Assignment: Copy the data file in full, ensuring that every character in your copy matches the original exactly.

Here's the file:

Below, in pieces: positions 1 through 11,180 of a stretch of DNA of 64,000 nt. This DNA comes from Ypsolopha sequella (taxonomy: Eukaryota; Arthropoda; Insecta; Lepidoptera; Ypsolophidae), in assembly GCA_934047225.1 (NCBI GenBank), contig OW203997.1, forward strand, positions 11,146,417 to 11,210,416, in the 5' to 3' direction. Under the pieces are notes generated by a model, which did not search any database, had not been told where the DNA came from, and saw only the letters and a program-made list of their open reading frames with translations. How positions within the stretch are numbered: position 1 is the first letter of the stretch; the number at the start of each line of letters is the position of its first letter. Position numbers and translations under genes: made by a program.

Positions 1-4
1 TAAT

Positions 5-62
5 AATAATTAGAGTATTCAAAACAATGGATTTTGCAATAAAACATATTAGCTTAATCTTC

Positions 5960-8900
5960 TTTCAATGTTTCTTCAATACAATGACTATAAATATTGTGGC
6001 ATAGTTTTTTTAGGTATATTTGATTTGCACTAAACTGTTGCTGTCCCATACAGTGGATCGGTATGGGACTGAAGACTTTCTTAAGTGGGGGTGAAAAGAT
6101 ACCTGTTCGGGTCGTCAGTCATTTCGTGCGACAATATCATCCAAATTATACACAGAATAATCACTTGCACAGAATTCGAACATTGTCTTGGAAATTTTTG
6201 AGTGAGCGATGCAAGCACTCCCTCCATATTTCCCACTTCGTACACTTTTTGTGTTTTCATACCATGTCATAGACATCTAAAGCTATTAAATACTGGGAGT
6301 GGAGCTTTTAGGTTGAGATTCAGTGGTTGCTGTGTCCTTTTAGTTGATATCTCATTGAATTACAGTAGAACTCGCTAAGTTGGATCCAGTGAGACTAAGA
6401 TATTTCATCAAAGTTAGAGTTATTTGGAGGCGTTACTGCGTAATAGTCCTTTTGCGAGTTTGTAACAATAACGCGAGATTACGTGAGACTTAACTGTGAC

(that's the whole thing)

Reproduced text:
Below, in pieces: positions 1 through 11,180 of a stretch of DNA of 64,000 nt. This DNA comes from Ypsolopha sequella (taxonomy: Eukaryota; Arthropoda; Insecta; Lepidoptera; Ypsolophidae), in assembly GCA_934047225.1 (NCBI GenBank), contig OW203997.1, forward strand, positions 11,146,417 to 11,210,416, in the 5' to 3' direction. Under the pieces are notes generated by a model, which did not search any database, had not been told where the DNA came from, and saw only the letters and a program-made list of their open reading frames with translations. How positions within the stretch are numbered: position 1 is the first letter of the stretch; the number at the start of each line of letters is the position of its first letter. Position numbers and translations under genes: made by a program.

Positions 1-4
1 TAAT

Positions 5-62
5 AATAATTAGAGTATTCAAAACAATGGATTTTGCAATAAAACATATTAGCTTAATCTTC

Positions 5960-8900
5960 TTTCAATGTTTCTTCAATACAATGACTATAAATATTGTGGC
6001 ATAGTTTTTTTAGGTATATTTGATTTGCACTAAACTGTTGCTGTCCCATACAGTGGATCGGTATGGGACTGAAGACTTTCTTAAGTGGGGGTGAAAAGAT
6101 ACCTGTTCGGGTCGTCAGTCATTTCGTGCGACAATATCATCCAAATTATACACAGAATAATCACTTGCACAGAATTCGAACATTGTCTTGGAAATTTTTG
6201 AGTGAGCGATGCAAGCACTCCCTCCATATTTCCCACTTCGTACACTTTTTGTGTTTTCATACCATGTCATAGACATCTAAAGCTATTAAATACTGGGAGT
6301 GGAGCTTTTAGGTTGAGATTCAGTGGTTGCTGTGTCCTTTTAGTTGATATCTCATTGAATTACAGTAGAACTCGCTAAGTTGGATCCAGTGAGACTAAGA
6401 TATTTCATCAAAGTTAGAGTTATTTGGAGGCGTTACTGCGTAATAGTCCTTTTGCGAGTTTGTAACAATAACGCGAGATTACGTGAGACTTAACTGTGAC